Nepal’s Tourist Shortfall Continues to Hammer Its Economy

Skift grip

An economic crisis is looming, with the nation’s recovery now hampered by inflation and rising oil and coal prices following the war in Ukraine. Not exactly a tourist friendly location.

Matthew Parson

Nepal will miss its growth target, a senior government official said on Thursday, pointing to the troubled state of an economy struggling with a pandemic-induced loss of tourism, a growing trade deficit and soaring prices. raw material.

This month, the Himalayan nation of 29 million people imposed restrictions on imports of luxury goods in a bid to rein in the outflow of its dwindling foreign exchange reserves and suspended the governor of its central bank, fueling concerns about a possible economic crisis.

Nepal’s GDP growth target of 7% for the financial year to mid-July will not be met and growth could be ‘limited to just 4%’, a senior government official told Reuters having direct knowledge of the matter.

The official was not authorized to speak to the media and declined to be identified.

Skyrocketing prices for crude oil, coal and edible oils following Russia’s invasion of Ukraine have hurt Nepal’s economy which had gradually recovered from the large losses of tourist dollars during the pandemic.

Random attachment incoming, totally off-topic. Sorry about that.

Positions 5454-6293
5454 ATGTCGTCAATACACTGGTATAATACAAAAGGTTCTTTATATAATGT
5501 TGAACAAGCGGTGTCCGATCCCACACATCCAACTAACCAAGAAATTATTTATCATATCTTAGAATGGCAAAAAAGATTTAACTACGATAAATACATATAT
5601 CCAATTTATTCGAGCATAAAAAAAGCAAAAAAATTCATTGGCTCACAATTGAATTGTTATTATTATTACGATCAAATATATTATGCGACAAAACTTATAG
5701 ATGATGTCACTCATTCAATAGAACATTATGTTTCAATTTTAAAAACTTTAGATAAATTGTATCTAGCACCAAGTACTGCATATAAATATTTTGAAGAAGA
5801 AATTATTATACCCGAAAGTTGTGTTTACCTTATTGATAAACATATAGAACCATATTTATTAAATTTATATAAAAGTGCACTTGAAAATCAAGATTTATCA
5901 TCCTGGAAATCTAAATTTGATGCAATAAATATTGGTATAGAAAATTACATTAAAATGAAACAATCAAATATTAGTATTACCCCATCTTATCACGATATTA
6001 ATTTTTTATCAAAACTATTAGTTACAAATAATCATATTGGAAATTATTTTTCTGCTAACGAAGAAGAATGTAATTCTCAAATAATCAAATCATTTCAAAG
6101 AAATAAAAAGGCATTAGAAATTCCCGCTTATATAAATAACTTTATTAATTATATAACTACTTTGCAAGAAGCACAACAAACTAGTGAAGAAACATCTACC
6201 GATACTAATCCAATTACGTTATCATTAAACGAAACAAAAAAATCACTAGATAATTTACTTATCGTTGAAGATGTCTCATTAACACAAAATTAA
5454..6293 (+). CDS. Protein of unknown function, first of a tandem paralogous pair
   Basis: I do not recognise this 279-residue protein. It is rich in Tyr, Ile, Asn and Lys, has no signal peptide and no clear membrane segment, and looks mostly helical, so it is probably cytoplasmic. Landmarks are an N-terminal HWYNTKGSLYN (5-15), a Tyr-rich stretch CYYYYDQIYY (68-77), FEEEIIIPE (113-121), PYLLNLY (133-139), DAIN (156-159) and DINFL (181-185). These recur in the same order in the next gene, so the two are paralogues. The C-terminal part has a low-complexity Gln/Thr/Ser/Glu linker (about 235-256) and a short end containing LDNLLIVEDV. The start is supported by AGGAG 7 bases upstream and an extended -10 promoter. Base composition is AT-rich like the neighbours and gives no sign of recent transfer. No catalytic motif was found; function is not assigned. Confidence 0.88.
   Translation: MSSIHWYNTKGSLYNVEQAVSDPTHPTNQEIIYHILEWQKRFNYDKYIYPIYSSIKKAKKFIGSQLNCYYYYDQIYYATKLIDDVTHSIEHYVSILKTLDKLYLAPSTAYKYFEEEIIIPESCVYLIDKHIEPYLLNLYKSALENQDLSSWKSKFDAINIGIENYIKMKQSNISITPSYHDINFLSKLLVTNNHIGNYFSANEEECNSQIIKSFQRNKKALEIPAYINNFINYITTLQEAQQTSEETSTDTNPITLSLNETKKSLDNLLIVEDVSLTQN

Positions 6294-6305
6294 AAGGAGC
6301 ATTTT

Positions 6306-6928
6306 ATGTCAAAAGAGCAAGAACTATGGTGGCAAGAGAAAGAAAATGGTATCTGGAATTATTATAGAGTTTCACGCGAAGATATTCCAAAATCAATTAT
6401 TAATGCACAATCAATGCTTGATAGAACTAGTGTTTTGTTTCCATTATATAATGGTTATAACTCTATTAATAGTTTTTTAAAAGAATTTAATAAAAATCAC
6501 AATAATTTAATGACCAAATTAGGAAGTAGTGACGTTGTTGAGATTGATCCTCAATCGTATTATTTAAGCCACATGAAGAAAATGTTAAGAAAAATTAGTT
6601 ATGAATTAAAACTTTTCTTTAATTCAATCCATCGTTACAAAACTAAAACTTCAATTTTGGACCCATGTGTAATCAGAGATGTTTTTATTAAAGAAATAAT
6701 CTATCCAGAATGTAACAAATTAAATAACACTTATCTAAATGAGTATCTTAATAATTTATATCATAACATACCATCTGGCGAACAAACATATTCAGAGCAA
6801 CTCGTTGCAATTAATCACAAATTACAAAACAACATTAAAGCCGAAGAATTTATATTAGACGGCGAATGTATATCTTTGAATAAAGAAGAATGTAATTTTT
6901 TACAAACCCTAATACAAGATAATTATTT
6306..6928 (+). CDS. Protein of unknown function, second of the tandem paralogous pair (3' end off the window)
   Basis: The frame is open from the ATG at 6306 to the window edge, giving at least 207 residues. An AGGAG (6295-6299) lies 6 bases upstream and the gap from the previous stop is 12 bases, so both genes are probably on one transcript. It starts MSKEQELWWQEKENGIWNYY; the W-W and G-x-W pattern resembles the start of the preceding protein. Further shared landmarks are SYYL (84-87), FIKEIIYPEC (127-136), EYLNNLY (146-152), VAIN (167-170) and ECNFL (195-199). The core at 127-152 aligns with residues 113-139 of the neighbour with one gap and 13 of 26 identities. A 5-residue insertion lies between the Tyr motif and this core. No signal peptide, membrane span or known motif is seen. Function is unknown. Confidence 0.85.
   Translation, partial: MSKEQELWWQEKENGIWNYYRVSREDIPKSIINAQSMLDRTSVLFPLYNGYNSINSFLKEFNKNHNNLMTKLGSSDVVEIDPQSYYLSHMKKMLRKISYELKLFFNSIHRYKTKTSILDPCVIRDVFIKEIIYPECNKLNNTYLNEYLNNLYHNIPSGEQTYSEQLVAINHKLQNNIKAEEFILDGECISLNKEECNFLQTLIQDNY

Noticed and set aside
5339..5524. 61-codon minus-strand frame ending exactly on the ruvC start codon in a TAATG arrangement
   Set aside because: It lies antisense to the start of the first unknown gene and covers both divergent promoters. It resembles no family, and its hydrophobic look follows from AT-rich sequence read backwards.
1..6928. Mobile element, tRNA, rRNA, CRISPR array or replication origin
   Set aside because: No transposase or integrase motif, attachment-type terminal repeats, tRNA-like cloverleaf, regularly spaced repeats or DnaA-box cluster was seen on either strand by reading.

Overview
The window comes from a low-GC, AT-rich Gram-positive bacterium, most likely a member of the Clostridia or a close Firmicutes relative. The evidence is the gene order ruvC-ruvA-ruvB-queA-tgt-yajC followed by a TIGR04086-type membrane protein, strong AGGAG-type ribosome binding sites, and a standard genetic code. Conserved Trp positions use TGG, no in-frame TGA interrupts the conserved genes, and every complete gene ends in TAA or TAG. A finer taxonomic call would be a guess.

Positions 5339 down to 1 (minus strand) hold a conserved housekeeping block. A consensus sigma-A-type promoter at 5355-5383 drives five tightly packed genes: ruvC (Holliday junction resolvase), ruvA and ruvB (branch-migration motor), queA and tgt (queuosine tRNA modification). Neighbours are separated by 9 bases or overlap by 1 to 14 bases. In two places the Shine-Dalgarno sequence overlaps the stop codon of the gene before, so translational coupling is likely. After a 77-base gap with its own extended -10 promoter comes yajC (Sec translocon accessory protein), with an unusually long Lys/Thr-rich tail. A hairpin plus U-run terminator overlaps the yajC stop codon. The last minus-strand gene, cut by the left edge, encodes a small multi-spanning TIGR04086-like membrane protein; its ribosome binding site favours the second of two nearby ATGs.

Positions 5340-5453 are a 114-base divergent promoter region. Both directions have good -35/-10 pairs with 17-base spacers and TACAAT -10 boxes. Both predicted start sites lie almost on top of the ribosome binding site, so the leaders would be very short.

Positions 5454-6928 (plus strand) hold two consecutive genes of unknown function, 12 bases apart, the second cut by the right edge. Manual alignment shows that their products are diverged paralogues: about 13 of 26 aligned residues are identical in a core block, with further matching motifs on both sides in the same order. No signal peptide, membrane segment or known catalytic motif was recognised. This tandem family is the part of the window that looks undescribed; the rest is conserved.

Former central bank governor Deependra Bahadur Kshetry said the biggest worry was the country’s widening trade deficit, which could reach the size of the government’s annual budget.

“It’s an alarming trend and needs to be controlled,” he said.

The trade deficit widened 34.5% year-on-year to 1.160 billion Nepalese rupees ($9.5 billion) in the first eight months of the fiscal year as import costs rose.

Fueled by rising commodity prices, soaring inflation is also making life much harder for many Nepalese. Kshetry said retail inflation, currently at a five-year high of 7%, could hit double digits by the end of the fiscal year.

“If prices continue to rise this way, it will be difficult for ordinary people like me to survive,” said Sita Magar, a 35-year-old maid in Kathmandu.

She added that her monthly income of $90 can barely cover her daughter’s school expenses and two simple meals of rice and lentils for her each day.

Nepal’s economic difficulties are comparable to those of Sri Lanka, although the situation in Colombo is much more serious. The country is facing a sovereign default and its economic crisis has sparked protests calling for the ousting of President Gotabaya Rajapaksa.

In its report on South Asia, the World Bank warned on Wednesday that global commodity prices could cut Nepal’s growth by 0.2 percentage points this fiscal year to 3.7% and by 0. 4 percentage points next year to 4.1%.

(Reporting by Gopal Sharma; Additional reporting by Manoj Kumar; Editing by Edwina Gibbs)

This article was written by Gopal Sharma from Reuters and has been legally licensed through Industry Dive Content market. Please direct all licensing questions to [email protected].